In 2010, Traverso, who succeeded McCaskill as principal, then moved the needle of change forward by conducting an audit that would change the school’s trajectory, according to the report.

The results of this audit confirmed that there were no accountable structures in place and without a business manager – a practice used in most voice technology schools – led to problems in departmental revenue accounting, a dismal accounting and widespread skimming, according to the study.

The report recounts that Traverso not only documents financial corruption, but also “academic corruption,” which he describes in the study as an underappreciation of how professional education and its connection to academics can change the direction of lives.

In the report, for which Traverso was interviewed, the former manager cited his own personal development and how his upbringing as a young Latino in an electrical apprenticeship had changed his life.

“This training changed my trajectory, changed my life and influenced who I am today. I felt that we had to go back to the drawing board and start from scratch with our teachers. We had great teachers working in the middle chaos, controlling their classroom, building relationships with their students, really whole-heartedly looking at the needs of the kids, with little direction,” Traverso says in the report. support academically and professionally for leadership in the building. I had them hold meetings, trying to get them to become heads of departments. Some were promoted to administrative levels as we were rebuilding the whole organizational structure.”

In addition to changing the culture in Putnam, the city’s investment in a $114 million state-of-the-art facility that opened in 2012 “has given a powerful boost” to the turnaround effort. The new building helped attract students and families to enroll and restored community pride in what Putnam had to offer, Johnson said.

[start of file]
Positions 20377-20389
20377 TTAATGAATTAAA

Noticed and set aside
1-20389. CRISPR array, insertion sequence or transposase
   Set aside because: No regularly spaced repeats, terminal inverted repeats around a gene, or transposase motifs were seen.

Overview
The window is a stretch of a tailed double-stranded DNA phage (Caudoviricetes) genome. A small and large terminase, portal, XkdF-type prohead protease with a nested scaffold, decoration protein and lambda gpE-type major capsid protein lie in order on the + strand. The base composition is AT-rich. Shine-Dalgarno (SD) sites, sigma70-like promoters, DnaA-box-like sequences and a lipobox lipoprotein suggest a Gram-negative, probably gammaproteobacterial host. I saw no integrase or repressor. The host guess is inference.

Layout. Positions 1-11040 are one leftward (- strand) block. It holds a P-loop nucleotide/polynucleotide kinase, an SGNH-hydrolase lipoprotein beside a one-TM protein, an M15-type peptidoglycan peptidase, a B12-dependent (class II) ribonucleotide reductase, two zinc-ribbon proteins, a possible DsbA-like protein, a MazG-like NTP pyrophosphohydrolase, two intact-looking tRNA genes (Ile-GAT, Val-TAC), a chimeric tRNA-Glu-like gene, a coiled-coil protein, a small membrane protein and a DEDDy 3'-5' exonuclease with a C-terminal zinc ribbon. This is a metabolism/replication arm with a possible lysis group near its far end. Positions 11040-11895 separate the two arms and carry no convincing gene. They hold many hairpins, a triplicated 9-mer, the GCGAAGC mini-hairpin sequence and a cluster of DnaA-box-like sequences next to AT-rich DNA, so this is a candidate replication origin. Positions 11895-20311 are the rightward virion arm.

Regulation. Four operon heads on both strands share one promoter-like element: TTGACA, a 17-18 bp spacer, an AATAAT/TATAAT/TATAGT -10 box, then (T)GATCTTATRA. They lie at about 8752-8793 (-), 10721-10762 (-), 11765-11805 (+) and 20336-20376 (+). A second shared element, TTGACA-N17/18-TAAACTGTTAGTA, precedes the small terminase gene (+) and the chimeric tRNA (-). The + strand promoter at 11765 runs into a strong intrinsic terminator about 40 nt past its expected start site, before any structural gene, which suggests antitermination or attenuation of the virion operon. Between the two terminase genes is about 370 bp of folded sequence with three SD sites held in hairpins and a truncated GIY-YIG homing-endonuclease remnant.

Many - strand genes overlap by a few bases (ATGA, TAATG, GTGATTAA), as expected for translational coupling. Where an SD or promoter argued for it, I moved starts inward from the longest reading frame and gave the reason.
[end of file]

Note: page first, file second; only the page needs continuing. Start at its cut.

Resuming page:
This shift in morale not only helped attract high-achieving students, but also raised the bar for success for low-income and special-needs students, Johnson told the Republican.

“Putnam is not just about enrolling more highly qualified students,” he said. “We welcome middle and lower performing students who will thrive with the school’s culture and preform.”

The school’s track record of success is meeting students where they are and then moving them to where they need to be, Johnson said.

When students arrive at Putnam, they receive a skills assessment, we create an action plan, meet with their families to ensure parents are aware of the interventions needed to ensure and support student success so that they be college and career ready when they leave. Putnam, he said.

Other factors that have contributed to Putnam’s success include promoting community partnerships to support regional workforce placements in the 22 trades offered at the academy and hiring more diverse staff.

This year, the school has hired a dozen educators in leading trades like robotics, information technology, and cosmetology that reflect the diversity of the student body.

Additionally, each store has a co-op and internship coordinator who grounds placement academics and store results, he said.

Community internship partners include Baystate and Mercy Medical Centers, MGM, Massachusetts Mutual Life Insurance, the state Department of Transportation, the city’s Department of Public Works and more, Johnson noted.

New challenges Johnson said he is working to address include getting students licensed so they can have transportation to career sites, creating more opportunities for students and preparing students ready for acceptance into Ivy League schools if they choose to pursue higher education.